The Gig Economy and the European Court of Justice Decision on Uber
The Court of Justice of the European Union answered a question yesterday that regulators and policymakers have been asking worldwide since the birth of the gig economy — is Uber a taxi service? In response, the Court declared that Uber is sufficiently like a taxi service that member states can regulate it as such. But that doesn’t mean they should.
The ECJ interpretation of law creates challenging implications for other Internet enabled businesses, further expands the divide in policy between the United States and Europe on how to interpret and respond to the rise of the digital economy, and creates new hurdles for European startups to enter the gig economy marketplace and challenge established firms.
If EU member States determine that Uber is a taxi service, then Airbnb is a hotel service, and Task Rabbit is a plumbing, painting, and hauling company. Those companies would all need to go through licensing processes built for a different kind of business and have managerial responsibilities they currently do not have for people that use their services to find a gig. And anyone wishing to enter the market and compete with existing platforms would fall under the same rules. That creates new barriers to entry and innovation. It also ensures that the more welcoming regulatory structure in the United States continues to be the destination of choice for startups and entrepreneurs.
But those of us who disagree with the ECJ ruling and the action it encourages have to recognize that the gig economy challenges regulators and policymakers are struggling with are real. Gig economy platform users are something between an employee and an independent contractor and consumers are something between platform customers and customers of the individual providing the service. It makes sense to say that we need new law to accommodate this new ecosystem rather than leave all actors involved in it to their own devices. But it does not make sense to superimpose old law on it.
As is becoming increasingly obvious in both the United States and the EU, our economic legal structure was not constructed with the gig economy in mind. It was built on the reality of the time those laws were made, in which the vast majority of people were working for an employer, not themselves. It was also built on the idea that most users of services would be using services provided by formal businesses rather than individuals using their individual assets. Beyond labor and transport law, our consumer protection and competition laws were built on the idea of regulating competing firms in a market with identifiable physical presence and responsibility for the operation of its facilities and the behavior of its employees.
That is all changing. Today, in Europe and the United States, an estimated 20–30 percent of workers, or 162 million people, work in the gig economy and those numbers are growing. The full McKinsey report is an excellent presentation of the demographics of gig economy workers, why and how they engage in gig economy work, and the degree of satisfaction they experience from it.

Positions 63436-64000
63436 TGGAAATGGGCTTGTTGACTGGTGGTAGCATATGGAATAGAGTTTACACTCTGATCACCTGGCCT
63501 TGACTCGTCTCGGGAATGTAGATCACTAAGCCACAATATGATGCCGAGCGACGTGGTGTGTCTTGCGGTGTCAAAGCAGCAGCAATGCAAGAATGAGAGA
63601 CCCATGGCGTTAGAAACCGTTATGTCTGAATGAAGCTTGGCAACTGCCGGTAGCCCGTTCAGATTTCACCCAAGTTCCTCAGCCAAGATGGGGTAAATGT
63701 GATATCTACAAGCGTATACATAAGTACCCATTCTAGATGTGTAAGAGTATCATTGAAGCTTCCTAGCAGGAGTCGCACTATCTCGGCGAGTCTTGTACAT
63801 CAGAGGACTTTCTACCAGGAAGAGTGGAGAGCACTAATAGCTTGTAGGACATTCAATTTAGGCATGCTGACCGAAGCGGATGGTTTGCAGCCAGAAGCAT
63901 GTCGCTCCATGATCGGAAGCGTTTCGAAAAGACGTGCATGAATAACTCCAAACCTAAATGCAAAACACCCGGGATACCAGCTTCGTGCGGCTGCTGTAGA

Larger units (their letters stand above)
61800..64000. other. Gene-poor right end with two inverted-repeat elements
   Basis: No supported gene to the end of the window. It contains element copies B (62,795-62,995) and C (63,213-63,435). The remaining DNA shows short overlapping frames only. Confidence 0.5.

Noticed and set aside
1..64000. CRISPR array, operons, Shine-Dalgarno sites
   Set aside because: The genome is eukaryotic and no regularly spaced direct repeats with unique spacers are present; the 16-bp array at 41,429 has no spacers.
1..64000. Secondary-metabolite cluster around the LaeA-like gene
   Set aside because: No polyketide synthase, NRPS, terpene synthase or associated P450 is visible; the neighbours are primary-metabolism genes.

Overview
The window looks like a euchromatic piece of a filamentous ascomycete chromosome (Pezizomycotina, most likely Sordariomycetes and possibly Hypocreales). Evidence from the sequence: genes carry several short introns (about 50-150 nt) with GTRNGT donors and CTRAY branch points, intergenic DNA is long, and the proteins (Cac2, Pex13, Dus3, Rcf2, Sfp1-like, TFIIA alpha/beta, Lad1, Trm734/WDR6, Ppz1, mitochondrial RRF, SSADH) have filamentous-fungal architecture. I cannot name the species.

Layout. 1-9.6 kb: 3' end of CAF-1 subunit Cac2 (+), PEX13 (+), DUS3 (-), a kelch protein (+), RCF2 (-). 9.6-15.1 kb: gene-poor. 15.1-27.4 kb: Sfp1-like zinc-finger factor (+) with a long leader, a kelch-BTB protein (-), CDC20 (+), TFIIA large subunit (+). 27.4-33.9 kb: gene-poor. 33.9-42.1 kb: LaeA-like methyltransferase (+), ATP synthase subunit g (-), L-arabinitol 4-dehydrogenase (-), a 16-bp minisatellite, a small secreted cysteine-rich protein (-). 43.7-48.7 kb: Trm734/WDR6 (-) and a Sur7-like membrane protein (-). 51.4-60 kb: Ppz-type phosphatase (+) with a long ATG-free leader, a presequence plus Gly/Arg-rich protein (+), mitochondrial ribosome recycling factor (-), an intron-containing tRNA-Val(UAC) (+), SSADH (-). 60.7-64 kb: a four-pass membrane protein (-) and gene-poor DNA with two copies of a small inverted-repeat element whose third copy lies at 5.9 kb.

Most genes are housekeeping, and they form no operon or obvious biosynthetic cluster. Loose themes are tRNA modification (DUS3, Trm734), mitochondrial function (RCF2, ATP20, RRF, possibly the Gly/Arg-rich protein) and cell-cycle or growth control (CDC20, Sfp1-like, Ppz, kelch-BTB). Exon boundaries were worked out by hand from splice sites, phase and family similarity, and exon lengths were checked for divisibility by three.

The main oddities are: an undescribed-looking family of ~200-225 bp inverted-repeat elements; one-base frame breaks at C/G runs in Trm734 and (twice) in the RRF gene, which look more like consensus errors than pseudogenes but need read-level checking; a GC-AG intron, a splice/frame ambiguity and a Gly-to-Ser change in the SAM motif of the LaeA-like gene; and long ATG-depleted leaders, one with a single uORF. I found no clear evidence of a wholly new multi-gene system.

There are multiple think tanks, journalistic endeavors, and ideas for how to address the rise of gig economy work. They seek alternatives to simply saying services that are digitally enabled must be regulated in the same way that services delivering a similar outcome are regulated in the offline context. And promoting innovation, encouraging competition, and respecting consumer preferences for these new services are the reasons to seek out alternatives.
In the United States, some of our leading labor economists believe that we need to create a new category of worker, neither self-employed nor a direct employee, and ensure that platforms meet some basic level of worker benefits for that new classification of worker. The best work that I am aware of on the concept of creating a new category of workers with some, but not all, of the rights of full-time employees was done by the Hamilton Project in 2015.
The U.K. government commissioned a report on the same subject last year known as the Taylor Report that reached a similar conclusion. It recommended creating a new category of worker called “dependent” workers, much as the Hamilton Project work recommended. The new category of worker would have some but not all the protections of full time direct employees.
Platforms enabling gig economy work are global. It could break the economies of scale of global platforms to have to provide wildly varying sets of rights and privileges around the world to workers and consumers based on the place where they access the service. Also, the more expensive to the platform to comply with regulation and new law, the more likely they will be not to operate in any given location that does not return sufficient profit to justify the cost of compliance. As a result, platforms may be available in only the most densely populated and wealthy areas of cities around the world and only by a few players with the ability to negotiate with multiple regulators in multiple jurisdictions at multiple times. That would not serve the public interest.
The technology community and platform operators are sufficiently self-aware to understand that the risk of policymaker concerns gone unaddressed in the EU and elsewhere can lead to worse outcomes than negotiated rules and are working to construct workable compromises with regulators, EU and American regulators and policymakers should create a space for that conversation.
The views expressed in GMF publications and commentary are the views of the author alone.